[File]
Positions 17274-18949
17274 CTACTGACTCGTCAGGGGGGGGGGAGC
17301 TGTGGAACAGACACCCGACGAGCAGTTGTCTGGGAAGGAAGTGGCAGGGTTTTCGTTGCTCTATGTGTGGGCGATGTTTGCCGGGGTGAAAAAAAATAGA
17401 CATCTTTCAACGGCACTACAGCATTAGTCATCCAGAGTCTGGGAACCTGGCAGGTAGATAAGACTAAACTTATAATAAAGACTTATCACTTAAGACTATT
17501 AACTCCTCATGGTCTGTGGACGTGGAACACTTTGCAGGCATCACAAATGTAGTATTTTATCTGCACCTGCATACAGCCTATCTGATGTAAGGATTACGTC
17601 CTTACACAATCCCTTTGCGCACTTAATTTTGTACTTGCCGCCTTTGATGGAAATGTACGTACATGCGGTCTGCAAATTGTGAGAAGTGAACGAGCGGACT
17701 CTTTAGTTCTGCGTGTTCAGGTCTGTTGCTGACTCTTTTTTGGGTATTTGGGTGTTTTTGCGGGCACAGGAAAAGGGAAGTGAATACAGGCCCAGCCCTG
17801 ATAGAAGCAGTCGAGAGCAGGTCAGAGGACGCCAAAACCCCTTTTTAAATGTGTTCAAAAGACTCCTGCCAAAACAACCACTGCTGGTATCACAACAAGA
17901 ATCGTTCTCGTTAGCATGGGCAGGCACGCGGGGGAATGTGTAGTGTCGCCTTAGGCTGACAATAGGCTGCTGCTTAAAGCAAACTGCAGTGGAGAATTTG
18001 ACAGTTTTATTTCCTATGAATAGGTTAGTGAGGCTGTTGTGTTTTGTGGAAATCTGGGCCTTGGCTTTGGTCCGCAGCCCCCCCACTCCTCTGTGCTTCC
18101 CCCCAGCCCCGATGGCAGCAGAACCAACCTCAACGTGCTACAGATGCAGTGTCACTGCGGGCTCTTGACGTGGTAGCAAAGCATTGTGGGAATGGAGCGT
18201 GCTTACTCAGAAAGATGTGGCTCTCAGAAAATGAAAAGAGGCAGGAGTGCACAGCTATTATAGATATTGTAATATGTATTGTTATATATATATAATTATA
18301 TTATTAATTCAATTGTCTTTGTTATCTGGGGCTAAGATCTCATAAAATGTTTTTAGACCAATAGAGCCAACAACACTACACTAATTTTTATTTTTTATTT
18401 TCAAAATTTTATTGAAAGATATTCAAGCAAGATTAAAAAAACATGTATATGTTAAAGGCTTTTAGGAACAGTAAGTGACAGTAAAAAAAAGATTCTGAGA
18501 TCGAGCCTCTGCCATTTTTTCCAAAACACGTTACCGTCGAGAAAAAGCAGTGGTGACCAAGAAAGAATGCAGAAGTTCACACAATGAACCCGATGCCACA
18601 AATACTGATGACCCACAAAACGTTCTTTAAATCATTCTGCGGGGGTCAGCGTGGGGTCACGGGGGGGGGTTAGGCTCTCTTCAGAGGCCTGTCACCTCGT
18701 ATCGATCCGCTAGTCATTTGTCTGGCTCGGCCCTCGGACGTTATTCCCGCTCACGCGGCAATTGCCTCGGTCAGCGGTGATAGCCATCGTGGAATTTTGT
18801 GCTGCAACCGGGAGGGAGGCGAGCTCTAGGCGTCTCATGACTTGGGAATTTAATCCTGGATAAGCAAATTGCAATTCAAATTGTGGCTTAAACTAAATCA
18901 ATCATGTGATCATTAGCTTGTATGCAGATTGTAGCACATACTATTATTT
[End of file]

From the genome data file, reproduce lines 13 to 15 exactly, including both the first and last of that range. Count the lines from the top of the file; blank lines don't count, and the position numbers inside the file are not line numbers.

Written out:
18301 TTATTAATTCAATTGTCTTTGTTATCTGGGGCTAAGATCTCATAAAATGTTTTTAGACCAATAGAGCCAACAACACTACACTAATTTTTATTTTTTATTT
18401 TCAAAATTTTATTGAAAGATATTCAAGCAAGATTAAAAAAACATGTATATGTTAAAGGCTTTTAGGAACAGTAAGTGACAGTAAAAAAAAGATTCTGAGA
18501 TCGAGCCTCTGCCATTTTTTCCAAAACACGTTACCGTCGAGAAAAAGCAGTGGTGACCAAGAAAGAATGCAGAAGTTCACACAATGAACCCGATGCCACA